When you’re listing your home for sale, you will need to have a photographer take photos of your home in order to showcase it online and in the MLS. We highly recommend professional photographs in order to market your home in the best light possible, but even the professional photographers can struggle to make some homes shine. Of course, you should be preparing your home by staging and cleaning the house, but you should also be doing it with a the thought of photographs in the back of your mind. We went to one of our best photographers, Brantley Gillespie from Planomatic, and asked him if there was any advice he had for sellers before he gets there to take photos.
Preparing Your Home For Photographers
Pick up around the house. It sounds easy enough, but remember, you want to be looking with a critical eye. Even things that are put away in a corner or stacked neatly shows. The more “stuff” you can hide from the photographer’s lens, the better. Find a way to put away and store the kids’ toys, paperwork lying on desks, any evidence of pets (crates, food bowls, litter boxes, toys), and keep the laundry room clear of any laundry – clean or dirty. It’s only for a day, put it all away in some boxes and neatly store them in the garage, attic, or shed. You’ll be surprised at the difference it makes when surfaces are clear and there is nothing obstructing the view in the photo. If you shove things under the beds, remember that photographs cover a wide angle and may pick it up in the shot. Make sure you can’t see any of it, even from lower angles. Find somewhere to temporarily store your trash cans and recycling bins so that they’re not visible in the photos.
Pick up in the yard too. Get the grass cut, clear the leaves, and trim any bushes or trees. While these may be the obvious items most people go for, don’t forget to roll up the hoses (even storing them temporarily) and pick up any toys or evidence of pets (if your dog leaves balls and bones all over the yard, it will show). Move any lawn equipment and trash cans temporarily into the garage or the shed. The only things you want showing in the yard is either natural or some well placed (and cleaned) patio furniture. Much like the interior of your home, too much clutter will distract the buyers from what they should be seeing.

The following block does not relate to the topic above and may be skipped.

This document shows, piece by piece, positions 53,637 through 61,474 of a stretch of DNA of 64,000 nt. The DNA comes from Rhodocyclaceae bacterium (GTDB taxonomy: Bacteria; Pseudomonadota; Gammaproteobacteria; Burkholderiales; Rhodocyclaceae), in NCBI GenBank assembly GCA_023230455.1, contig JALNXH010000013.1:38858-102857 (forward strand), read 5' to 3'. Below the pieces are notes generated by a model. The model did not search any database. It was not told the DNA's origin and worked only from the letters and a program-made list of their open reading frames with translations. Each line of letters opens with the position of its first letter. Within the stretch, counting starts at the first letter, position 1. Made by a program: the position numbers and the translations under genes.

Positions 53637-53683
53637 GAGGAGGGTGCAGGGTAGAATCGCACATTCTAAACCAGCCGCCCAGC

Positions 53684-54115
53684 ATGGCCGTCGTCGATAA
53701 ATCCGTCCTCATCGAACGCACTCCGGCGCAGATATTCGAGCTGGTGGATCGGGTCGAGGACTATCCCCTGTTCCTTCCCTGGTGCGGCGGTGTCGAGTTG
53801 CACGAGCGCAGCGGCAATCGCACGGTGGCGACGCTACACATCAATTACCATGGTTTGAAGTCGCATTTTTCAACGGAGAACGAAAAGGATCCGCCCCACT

Bedrooms and bathrooms. We know a lot of beds don’t get made everyday and a lot of people don’t make a bed as perfectly as a resort hotel, but now would be the time to focus on that. Time to break out the decorative pillows and best sheets. And don’t forget to make those corners sharp and tuck in all loose ends! In the bathrooms, clean all glass surfaces (the limescale buildup on that shower door really shows in photos) and polish the faucets so that they sparkle. Put away all the shampoo bottles in the shower and leave the countertops free of clutter (put away the toothbrushes, deodorant, shaving supplies, perfumes, lotions, hair dryer…you get the picture). If you have a few decorative items, you can leave those, just make sure they’re not crowding up the counters.
Check your lights. Turn on every light in your house. Notice any missing or burnt out bulbs? Get them replaced. The photographer is going to turn on all the lights, so a burnt out bulb will often show poorly.
Clean your windows. No one enjoys cleaning windows, but the impact of this can be huge. Photographers will open up all the blinds and curtains to let natural light in and if the windows aren’t clean, it’s going to show. Photographers seek a natural balance of the exposures of both the interior of the room and the view outside the windows and dirty windows make this harder to do. Give them the clean windwos to work with and they will make your home look amazing.
image courtesy of Roberto Soares